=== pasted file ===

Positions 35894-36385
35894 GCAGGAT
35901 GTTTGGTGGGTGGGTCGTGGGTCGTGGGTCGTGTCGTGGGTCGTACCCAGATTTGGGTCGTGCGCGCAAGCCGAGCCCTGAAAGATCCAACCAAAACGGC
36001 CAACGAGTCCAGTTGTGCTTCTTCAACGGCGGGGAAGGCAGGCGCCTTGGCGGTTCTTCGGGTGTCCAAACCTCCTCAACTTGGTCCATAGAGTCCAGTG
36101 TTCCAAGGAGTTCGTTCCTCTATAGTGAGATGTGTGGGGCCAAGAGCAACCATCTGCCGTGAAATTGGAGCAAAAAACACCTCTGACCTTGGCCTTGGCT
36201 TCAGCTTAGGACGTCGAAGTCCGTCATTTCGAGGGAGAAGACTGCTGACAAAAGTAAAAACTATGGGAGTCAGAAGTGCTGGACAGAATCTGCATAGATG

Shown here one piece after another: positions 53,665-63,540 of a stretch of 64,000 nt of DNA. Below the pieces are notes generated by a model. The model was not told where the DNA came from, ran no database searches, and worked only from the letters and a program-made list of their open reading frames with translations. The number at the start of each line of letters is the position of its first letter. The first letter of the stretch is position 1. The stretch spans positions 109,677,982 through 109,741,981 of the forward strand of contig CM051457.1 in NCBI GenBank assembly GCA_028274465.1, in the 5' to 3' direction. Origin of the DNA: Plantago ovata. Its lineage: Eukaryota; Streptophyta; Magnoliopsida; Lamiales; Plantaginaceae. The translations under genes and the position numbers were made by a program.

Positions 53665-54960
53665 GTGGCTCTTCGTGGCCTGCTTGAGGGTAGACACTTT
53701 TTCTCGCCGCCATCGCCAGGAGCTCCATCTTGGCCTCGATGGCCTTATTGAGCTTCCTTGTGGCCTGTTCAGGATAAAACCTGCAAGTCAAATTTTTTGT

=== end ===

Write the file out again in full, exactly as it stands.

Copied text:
Positions 35894-36385
35894 GCAGGAT
35901 GTTTGGTGGGTGGGTCGTGGGTCGTGGGTCGTGTCGTGGGTCGTACCCAGATTTGGGTCGTGCGCGCAAGCCGAGCCCTGAAAGATCCAACCAAAACGGC
36001 CAACGAGTCCAGTTGTGCTTCTTCAACGGCGGGGAAGGCAGGCGCCTTGGCGGTTCTTCGGGTGTCCAAACCTCCTCAACTTGGTCCATAGAGTCCAGTG
36101 TTCCAAGGAGTTCGTTCCTCTATAGTGAGATGTGTGGGGCCAAGAGCAACCATCTGCCGTGAAATTGGAGCAAAAAACACCTCTGACCTTGGCCTTGGCT
36201 TCAGCTTAGGACGTCGAAGTCCGTCATTTCGAGGGAGAAGACTGCTGACAAAAGTAAAAACTATGGGAGTCAGAAGTGCTGGACAGAATCTGCATAGATG

Shown here one piece after another: positions 53,665-63,540 of a stretch of 64,000 nt of DNA. Below the pieces are notes generated by a model. The model was not told where the DNA came from, ran no database searches, and worked only from the letters and a program-made list of their open reading frames with translations. The number at the start of each line of letters is the position of its first letter. The first letter of the stretch is position 1. The stretch spans positions 109,677,982 through 109,741,981 of the forward strand of contig CM051457.1 in NCBI GenBank assembly GCA_028274465.1, in the 5' to 3' direction. Origin of the DNA: Plantago ovata. Its lineage: Eukaryota; Streptophyta; Magnoliopsida; Lamiales; Plantaginaceae. The translations under genes and the position numbers were made by a program.

Positions 53665-54960
53665 GTGGCTCTTCGTGGCCTGCTTGAGGGTAGACACTTT
53701 TTCTCGCCGCCATCGCCAGGAGCTCCATCTTGGCCTCGATGGCCTTATTGAGCTTCCTTGTGGCCTGTTCAGGATAAAACCTGCAAGTCAAATTTTTTGT